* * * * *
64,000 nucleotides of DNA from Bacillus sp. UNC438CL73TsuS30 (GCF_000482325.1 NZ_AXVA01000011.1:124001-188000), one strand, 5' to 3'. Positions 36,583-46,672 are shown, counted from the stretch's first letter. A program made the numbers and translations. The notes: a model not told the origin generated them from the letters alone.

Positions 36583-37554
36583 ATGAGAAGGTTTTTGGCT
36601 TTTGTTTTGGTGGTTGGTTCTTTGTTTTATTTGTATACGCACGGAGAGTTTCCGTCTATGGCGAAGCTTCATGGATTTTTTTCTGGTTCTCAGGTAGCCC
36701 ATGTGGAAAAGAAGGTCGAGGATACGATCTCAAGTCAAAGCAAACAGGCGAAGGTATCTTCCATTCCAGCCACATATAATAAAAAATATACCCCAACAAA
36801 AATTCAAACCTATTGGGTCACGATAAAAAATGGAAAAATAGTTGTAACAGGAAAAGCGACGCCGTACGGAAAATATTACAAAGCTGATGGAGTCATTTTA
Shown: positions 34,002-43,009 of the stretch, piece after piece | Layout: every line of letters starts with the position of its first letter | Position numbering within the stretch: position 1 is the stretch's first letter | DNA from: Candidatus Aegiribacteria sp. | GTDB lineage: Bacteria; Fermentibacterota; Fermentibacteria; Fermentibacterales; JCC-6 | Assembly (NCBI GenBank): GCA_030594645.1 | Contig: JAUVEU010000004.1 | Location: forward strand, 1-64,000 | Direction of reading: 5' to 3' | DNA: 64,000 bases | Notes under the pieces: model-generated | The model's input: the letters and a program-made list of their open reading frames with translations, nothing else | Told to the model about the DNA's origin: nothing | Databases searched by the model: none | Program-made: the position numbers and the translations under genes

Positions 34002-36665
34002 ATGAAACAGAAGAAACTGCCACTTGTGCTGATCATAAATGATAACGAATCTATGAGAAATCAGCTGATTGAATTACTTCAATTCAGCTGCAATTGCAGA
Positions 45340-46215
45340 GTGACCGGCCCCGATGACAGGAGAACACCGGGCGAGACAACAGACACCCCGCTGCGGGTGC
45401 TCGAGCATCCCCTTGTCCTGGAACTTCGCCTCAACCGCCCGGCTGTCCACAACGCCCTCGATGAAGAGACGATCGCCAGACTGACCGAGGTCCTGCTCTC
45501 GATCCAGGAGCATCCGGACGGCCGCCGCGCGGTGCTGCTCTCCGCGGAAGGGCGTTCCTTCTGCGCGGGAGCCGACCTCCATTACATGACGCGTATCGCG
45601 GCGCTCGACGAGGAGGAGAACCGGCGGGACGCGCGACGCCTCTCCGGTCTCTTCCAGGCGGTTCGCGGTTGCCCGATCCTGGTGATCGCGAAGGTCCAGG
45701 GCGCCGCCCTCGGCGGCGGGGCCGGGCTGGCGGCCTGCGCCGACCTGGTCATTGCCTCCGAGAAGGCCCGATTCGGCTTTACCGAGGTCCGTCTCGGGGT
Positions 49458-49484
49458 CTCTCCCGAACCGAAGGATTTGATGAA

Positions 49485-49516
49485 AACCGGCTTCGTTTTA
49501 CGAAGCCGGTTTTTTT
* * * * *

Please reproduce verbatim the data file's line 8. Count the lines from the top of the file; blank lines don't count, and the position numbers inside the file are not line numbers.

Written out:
Positions 34002-36665